Courtesy Reinhardt University, Special Collections.

Ben McCollum
Ben McCollum and McCollum’s Scouts
 
Benjamin Franklin McCollum was a Confederate soldier who had served in the Army of Northern Virginia but who in 1864 became part of the Home Guard in North Georgia, forming a group known as “McCollum’s Scouts.”
 
McCollum had received a commission from Governor Joseph E. Brown making him a Captain in the Blackhorse Cavalry of the Georgia State Militia. However, McCollum’s group, like some other Home Guard groups, rapidly took on more of a vigilante and guerilla role.
 
Based in Canton, and amounting to as many as 100 men, the ostensible purpose of the group was to harass Sherman’s troops and interfere with their foraging and supply and communication lines. They traveled back and forth between Canton and Cassville on the Pine Log Road and the Alabama Road, killing any Union soldiers they could find.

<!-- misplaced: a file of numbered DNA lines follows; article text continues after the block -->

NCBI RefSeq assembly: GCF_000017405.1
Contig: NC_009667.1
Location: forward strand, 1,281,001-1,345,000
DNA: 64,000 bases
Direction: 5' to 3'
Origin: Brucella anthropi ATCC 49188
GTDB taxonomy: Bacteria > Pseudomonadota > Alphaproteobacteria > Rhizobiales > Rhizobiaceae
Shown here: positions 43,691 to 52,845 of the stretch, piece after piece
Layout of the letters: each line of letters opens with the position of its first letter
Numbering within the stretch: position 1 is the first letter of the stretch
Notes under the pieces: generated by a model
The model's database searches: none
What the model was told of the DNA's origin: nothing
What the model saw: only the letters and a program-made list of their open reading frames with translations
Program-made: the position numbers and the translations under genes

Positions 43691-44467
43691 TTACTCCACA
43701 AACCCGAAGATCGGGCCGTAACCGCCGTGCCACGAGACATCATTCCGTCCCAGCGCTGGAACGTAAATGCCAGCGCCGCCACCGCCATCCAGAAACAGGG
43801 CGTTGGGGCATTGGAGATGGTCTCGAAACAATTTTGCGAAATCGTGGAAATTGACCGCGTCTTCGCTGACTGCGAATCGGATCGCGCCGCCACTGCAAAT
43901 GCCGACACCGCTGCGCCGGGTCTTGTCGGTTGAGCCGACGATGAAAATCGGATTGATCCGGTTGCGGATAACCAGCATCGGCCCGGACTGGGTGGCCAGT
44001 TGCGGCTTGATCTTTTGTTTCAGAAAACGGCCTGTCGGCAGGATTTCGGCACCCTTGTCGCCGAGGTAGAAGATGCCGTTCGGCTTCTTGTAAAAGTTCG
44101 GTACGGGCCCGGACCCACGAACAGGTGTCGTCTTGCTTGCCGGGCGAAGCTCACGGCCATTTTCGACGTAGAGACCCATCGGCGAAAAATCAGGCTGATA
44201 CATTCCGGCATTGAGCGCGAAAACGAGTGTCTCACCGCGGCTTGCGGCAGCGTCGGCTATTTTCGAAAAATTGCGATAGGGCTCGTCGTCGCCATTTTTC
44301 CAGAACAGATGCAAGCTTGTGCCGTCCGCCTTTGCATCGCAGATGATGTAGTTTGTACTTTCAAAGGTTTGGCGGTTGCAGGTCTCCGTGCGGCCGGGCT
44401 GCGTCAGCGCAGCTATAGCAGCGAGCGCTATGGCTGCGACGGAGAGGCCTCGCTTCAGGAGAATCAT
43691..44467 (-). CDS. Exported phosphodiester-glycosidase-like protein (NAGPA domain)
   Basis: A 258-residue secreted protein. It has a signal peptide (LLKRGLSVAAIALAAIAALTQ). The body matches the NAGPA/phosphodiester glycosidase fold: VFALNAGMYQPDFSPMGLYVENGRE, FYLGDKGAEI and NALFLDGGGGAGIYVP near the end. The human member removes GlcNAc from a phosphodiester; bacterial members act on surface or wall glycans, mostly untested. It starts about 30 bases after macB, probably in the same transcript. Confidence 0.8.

It is believed that Union troops burned Canton in retaliation for the depredations of McCollum’s Scouts as well as other Home Guard groups.
 
But McCollum’s Scouts were also feared by local citizens because they were known to commandeer whatever food supplies they could find. In A Little Leaven, Frances Adair fictionalizes them as “Bert McDougal and his savage scouts.”
 
 
                                                                                  

Courtesy University of Georgia’s Special Collections. 

Perry Goodrich Letter.
Perry C. Goodrich Letter 
Sergeant Major Perry C. Goodrich of the 1st Wisconsin Cavalry wrote this letter in 1864, while stationed in Cartersville and assigned to patrol the area between Cartersville and Canton looking for Georgia State Militia groups, most likely McCollum’s Scouts.  
 
While there were no battles west of Cassville and Cartersville, Canton was burned by Union troops because it was seen as a haven for Union sympathizers who killed Confederate guerillas, and also because it was the home of Georgia Governor Joseph E. Brown. 
 
Skirmishes between Canton and Cartersville were common, with soldiers traveling across the Alabama Road along the Etowah River and the Pine Log Road through Beasley Gap.